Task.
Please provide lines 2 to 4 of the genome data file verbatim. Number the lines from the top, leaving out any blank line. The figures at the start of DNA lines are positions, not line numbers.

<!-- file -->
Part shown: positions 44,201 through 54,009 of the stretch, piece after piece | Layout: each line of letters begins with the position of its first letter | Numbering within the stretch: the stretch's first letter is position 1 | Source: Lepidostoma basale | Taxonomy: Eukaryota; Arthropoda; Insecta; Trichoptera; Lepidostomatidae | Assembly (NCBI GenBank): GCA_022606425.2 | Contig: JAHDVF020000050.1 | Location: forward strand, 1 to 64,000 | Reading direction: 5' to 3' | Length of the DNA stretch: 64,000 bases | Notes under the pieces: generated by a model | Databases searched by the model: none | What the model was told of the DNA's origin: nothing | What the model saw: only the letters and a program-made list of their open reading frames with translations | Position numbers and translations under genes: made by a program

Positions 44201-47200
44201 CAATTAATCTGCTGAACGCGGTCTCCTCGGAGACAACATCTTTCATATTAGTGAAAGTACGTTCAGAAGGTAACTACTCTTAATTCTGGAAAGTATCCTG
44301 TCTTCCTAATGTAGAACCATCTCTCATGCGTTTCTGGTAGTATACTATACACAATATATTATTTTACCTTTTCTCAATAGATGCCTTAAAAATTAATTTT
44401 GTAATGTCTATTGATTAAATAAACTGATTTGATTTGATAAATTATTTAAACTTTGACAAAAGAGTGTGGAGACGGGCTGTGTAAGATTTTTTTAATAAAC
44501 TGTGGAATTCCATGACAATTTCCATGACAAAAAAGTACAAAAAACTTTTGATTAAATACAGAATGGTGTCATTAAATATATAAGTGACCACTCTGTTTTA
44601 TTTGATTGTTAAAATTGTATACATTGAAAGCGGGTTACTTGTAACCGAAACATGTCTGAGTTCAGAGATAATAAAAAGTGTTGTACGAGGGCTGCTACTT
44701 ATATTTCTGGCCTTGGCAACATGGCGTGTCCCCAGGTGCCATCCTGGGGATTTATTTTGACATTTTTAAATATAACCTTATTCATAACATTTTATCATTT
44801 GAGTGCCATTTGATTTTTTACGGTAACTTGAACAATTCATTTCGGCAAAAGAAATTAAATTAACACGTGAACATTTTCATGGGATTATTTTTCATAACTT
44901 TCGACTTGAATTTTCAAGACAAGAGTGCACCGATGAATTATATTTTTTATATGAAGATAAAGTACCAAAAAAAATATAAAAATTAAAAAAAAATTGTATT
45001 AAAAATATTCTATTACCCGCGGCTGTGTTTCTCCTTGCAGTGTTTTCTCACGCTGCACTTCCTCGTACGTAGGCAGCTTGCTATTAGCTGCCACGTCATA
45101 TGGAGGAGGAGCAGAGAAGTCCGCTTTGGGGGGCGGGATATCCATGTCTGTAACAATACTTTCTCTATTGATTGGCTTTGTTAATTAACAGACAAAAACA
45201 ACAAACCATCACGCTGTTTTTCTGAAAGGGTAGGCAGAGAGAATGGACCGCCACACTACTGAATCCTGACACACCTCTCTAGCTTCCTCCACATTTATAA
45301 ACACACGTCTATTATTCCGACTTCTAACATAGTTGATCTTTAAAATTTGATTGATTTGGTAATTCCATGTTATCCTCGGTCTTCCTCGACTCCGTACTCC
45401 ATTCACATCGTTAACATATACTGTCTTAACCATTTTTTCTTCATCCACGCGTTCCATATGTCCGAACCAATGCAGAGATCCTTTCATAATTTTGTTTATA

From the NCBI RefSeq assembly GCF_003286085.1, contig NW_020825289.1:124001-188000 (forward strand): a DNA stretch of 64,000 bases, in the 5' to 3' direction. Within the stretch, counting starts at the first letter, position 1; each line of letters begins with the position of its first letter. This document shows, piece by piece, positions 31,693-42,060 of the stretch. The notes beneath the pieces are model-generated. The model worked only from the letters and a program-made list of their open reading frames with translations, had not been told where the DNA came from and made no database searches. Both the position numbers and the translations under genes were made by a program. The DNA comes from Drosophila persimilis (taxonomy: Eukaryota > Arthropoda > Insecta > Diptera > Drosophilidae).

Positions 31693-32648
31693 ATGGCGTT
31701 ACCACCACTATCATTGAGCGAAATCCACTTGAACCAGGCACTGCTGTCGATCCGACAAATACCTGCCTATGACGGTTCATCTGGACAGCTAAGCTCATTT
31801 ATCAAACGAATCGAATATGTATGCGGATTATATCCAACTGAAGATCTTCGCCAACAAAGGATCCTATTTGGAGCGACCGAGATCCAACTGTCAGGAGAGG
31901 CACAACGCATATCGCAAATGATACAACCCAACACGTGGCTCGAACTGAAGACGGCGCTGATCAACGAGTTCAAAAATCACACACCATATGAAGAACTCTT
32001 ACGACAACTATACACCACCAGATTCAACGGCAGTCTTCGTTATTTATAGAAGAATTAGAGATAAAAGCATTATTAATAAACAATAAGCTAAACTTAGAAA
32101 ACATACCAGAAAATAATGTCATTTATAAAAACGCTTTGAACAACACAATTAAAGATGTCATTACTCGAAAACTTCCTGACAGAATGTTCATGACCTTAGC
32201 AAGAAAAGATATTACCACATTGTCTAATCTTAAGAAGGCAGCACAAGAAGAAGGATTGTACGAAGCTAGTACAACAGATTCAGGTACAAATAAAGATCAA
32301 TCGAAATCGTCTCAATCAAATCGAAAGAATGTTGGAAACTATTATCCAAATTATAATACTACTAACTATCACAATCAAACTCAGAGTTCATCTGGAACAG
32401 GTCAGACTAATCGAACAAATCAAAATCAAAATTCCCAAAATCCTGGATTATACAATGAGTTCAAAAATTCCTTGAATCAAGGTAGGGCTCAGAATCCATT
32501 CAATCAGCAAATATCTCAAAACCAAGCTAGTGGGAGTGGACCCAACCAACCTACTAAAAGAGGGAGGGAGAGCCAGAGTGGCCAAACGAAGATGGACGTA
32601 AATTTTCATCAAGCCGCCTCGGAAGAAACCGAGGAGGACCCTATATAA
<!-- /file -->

Positions 44201-47200
44201 CAATTAATCTGCTGAACGCGGTCTCCTCGGAGACAACATCTTTCATATTAGTGAAAGTACGTTCAGAAGGTAACTACTCTTAATTCTGGAAAGTATCCTG
44301 TCTTCCTAATGTAGAACCATCTCTCATGCGTTTCTGGTAGTATACTATACACAATATATTATTTTACCTTTTCTCAATAGATGCCTTAAAAATTAATTTT